Central Nervous System Gαi2-Subunit Proteins Maintain Salt Resistance via a Renal Nerve–Dependent Sympathoinhibitory PathwayNovelty and Significance
In salt-resistant phenotypes, chronic elevated dietary sodium intake evokes suppression of renal sodium-retaining mechanisms to maintain sodium homeostasis and normotension. We have recently shown that brain Gαi2 protein pathways are required to suppress renal sympathetic nerve activity and facilitate maximal sodium excretion during acute intravenous volume expansion in Sprague-Dawley rats. Here, we studied the role of brain Gαi2 proteins in the endogenous central neural mechanisms acting to maintain fluid and electrolyte homeostasis and normotension during a chronic elevation in dietary salt intake. Naive or bilaterally renal denervated adult male Sprague-Dawley rats were randomly assigned to receive an intracerebroventricular scrambled or Gαi2 oligodeoxynucleotide infusion and then subjected to either a normal salt (0.4%) or high-salt (8.0%) diet for 21 days. In scrambled oligodeoxynucleotide-infused rats, salt loading, which did not alter blood pressure, evoked a site-specific increase in hypothalamic paraventricular nucleus Gαi2 protein levels and suppression of circulating norepinephrine content and plasma renin activity. In salt-loaded rats continuously infused intracerebroventricularly with a Gαi2 oligodeoxynucleotide, animals exhibited sodium and water retention, elevated plasma norepinephrine levels, and hypertension, despite suppression of plasma renin activity. Furthermore, in salt-loaded bilaterally renal denervated rats, Gαi2 oligodeoxynucleotide infusion failed to evoke salt-sensitive hypertension. Therefore, in salt-resistant rats subjected to a chronic high-salt diet, brain Gαi2 proteins are required to inhibit central sympathetic outflow to the kidneys and maintain sodium balance and normotension. In conclusion, these data demonstrate a central role of endogenous brain, likely paraventricular nucleus-specific, Gαi2-subunit protein–gated signal transduction pathways in maintaining a salt-resistant phenotype.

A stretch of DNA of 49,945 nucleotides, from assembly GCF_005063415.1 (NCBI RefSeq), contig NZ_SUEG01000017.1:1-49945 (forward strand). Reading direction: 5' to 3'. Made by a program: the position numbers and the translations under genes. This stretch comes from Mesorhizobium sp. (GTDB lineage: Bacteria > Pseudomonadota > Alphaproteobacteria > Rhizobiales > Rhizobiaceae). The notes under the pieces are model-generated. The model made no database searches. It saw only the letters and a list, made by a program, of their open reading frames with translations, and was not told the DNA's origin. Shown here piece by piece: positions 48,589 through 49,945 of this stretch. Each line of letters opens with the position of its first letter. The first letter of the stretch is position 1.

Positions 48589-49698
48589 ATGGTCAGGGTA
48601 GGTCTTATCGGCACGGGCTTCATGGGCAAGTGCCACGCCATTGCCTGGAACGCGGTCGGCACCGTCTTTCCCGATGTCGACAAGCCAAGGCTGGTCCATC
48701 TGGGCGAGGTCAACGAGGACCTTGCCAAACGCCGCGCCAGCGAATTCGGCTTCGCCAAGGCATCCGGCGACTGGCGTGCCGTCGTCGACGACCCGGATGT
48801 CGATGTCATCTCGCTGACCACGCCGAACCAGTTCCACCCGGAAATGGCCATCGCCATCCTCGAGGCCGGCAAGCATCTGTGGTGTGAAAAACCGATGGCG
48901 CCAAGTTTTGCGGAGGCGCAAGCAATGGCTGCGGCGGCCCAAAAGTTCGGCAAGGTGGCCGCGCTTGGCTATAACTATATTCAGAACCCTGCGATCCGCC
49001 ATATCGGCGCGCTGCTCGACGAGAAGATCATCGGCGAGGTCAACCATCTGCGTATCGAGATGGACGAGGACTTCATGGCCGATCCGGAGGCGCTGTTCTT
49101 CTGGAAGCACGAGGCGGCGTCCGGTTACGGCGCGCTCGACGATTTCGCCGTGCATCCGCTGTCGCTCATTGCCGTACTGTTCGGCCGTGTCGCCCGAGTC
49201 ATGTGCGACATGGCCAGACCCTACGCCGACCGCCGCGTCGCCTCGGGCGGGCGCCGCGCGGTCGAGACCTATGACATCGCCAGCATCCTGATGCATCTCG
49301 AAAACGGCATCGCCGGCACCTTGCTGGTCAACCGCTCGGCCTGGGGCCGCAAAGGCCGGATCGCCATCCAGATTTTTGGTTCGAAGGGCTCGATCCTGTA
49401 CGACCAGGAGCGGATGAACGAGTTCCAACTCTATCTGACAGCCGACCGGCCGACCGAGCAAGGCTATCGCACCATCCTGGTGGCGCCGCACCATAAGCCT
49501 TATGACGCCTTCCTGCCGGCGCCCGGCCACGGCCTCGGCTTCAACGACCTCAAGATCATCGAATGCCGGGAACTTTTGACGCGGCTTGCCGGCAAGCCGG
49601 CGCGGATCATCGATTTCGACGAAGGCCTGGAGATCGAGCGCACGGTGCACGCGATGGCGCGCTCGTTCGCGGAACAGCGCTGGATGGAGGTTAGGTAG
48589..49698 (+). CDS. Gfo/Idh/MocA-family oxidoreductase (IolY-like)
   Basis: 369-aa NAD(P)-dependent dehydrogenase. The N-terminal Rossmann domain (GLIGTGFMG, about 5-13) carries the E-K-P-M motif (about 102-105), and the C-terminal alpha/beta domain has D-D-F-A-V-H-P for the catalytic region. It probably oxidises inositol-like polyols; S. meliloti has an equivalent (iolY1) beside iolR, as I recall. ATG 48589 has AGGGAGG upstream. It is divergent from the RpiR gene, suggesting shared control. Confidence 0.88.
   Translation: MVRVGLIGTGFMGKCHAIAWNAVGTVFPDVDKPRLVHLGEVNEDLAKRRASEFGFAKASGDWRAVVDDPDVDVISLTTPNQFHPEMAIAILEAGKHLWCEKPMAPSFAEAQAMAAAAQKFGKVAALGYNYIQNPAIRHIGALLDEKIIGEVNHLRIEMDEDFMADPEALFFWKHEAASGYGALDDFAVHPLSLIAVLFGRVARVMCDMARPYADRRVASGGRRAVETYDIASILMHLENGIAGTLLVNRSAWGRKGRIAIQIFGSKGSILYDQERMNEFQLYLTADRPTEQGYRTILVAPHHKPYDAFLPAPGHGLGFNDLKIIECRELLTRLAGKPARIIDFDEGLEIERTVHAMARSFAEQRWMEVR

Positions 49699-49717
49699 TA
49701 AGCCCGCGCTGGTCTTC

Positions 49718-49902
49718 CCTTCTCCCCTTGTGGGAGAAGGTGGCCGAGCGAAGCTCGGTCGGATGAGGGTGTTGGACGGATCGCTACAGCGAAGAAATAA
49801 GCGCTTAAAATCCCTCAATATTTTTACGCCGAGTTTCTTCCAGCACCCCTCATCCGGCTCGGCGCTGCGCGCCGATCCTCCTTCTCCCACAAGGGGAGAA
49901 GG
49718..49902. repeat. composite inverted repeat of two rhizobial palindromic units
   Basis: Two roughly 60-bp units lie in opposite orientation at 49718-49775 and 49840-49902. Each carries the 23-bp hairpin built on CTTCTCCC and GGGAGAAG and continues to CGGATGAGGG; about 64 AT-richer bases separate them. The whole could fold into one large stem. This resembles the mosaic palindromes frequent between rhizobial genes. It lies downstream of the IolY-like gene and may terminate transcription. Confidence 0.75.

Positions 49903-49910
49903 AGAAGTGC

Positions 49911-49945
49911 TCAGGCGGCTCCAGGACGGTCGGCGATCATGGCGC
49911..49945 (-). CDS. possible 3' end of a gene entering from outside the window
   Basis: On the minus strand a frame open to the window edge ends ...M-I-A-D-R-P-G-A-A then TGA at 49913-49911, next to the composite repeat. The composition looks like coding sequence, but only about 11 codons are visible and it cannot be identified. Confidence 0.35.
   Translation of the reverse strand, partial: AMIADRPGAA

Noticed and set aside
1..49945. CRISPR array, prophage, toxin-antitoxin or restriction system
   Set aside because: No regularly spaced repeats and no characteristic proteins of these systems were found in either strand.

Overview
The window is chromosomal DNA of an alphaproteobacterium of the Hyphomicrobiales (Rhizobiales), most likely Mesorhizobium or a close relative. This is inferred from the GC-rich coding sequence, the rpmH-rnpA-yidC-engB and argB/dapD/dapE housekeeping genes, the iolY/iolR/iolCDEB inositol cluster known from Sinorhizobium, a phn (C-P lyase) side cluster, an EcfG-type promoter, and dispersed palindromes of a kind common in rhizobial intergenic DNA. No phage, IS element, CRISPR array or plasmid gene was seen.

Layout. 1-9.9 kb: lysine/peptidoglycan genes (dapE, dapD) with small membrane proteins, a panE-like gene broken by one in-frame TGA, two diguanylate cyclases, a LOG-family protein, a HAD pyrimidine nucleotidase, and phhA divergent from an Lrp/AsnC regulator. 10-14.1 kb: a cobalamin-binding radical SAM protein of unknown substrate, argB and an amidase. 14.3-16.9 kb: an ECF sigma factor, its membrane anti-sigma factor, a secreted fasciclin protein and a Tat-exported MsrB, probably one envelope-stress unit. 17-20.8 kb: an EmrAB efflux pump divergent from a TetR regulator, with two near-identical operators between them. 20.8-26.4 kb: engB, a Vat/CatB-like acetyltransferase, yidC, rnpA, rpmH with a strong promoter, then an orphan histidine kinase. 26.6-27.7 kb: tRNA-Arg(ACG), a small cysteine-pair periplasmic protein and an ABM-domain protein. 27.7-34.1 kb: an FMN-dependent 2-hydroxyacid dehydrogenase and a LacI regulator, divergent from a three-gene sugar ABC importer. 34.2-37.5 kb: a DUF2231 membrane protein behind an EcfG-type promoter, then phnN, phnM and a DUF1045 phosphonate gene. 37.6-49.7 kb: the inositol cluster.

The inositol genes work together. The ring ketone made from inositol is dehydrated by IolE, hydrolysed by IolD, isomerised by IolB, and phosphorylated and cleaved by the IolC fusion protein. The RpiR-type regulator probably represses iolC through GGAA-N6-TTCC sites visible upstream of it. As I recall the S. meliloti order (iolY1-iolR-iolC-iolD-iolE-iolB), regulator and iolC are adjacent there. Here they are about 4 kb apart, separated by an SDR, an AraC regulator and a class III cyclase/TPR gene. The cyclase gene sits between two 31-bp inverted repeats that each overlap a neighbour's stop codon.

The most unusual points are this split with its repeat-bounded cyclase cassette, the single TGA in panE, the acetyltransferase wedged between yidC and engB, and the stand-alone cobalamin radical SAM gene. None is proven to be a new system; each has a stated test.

- blood pressure regulation
- central G-protein–coupled receptors
- renal sympathetic nerves
- sympathetic nervous system
- salt-sensitive hypertension
- Received August 14, 2012.
- Revision received October 31, 2012.
- Accepted November 9, 2012.
- © 2013 American Heart Association, Inc.